The key to getting workers back into downtown D.C. and revitalizing the economy is through child care, Mayor Muriel Bowser said Thursday.
In a visit to the Stevens Early Learning Center, she detailed plans to strengthen child care options in the city through her budget, and also announced a new addition to her administration.
Bowser announced the appointment of Christina Grant as acting superintendent for education, which the council must confirm.
Grant comes to D.C.’s Office of the State Superintendent of Schools from Philadelphia, where she was the chief of charter schools and innovation.
“As we think about coming out of this historic moment in our history,” Grant said at the news conference with Bowser, “there’s nothing more important than to have a great budget and a great leader to really start to have conversations about bringing our children, our families, our workforce back into school, so we can get on the other side.”
As part of her proposed fiscal 2022 budget, the mayor earmarked more than $180 million to expand access to affordable, quality child care and strengthen early childhood education programming in the city.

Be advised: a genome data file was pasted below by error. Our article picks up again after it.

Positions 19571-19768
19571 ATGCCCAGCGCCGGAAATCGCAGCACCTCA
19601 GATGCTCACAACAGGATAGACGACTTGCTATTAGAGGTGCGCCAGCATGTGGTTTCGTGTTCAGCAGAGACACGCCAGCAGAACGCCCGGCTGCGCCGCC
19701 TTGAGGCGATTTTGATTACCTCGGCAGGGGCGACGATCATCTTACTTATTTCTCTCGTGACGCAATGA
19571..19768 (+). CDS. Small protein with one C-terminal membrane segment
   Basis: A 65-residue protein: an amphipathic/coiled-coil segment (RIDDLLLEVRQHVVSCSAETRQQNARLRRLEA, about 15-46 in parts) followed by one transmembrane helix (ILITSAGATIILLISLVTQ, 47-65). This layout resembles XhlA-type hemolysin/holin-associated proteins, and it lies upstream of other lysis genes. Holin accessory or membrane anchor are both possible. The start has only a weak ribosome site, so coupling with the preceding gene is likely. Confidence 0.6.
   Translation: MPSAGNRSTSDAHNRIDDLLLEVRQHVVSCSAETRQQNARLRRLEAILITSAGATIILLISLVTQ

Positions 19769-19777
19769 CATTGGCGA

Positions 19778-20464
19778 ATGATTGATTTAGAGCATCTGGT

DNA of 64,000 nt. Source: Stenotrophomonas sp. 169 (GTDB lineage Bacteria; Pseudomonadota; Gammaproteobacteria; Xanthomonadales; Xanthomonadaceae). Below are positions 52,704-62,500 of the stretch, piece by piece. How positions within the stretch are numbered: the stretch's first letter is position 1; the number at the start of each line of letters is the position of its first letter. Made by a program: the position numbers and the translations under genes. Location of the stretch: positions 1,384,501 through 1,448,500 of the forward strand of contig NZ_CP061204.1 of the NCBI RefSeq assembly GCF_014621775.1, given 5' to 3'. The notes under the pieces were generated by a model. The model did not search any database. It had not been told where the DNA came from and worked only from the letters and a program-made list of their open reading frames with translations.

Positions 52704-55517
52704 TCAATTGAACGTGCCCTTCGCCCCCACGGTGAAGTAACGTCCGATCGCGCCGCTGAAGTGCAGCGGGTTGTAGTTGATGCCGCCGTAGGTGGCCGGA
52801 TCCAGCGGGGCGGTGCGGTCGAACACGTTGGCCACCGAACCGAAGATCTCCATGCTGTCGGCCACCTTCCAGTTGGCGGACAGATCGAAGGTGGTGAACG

“These investments will help us retain child care workers, mitigate losses that we suffered during the pandemic of spots and workers, and to preserve the number of seats available to families. But that wouldn’t be good enough for a transformative budget. We also seek to grow the number of high-quality seats that are available,” Bowser said.
The majority of demand before the pandemic was from D.C. families looking for child care spots for toddlers and infants, according to the city. That’s why more than $18 million in the mayor’s proposed budget for the 2023-24 fiscal year will offer a pilot to pay bonuses to those child care providers who pay wages to infant-toddler credentialed workers.
Bowser said that $25 million in direct financial assistance is being provided to support child care workers and ensure centers remain open. That includes:
- $15.7 million for the DC Child Care Provider Relief Fund grant program to deliver financial relief to nearly all licensed child care facilities;
- $8.8 million for the DC Road to Recovery Fund, which funded grants to all eligible participants (including subsidy and non-subsidy child care providers) in the first round of funding;
- $400,000 in Access to Quality Emergency Grants.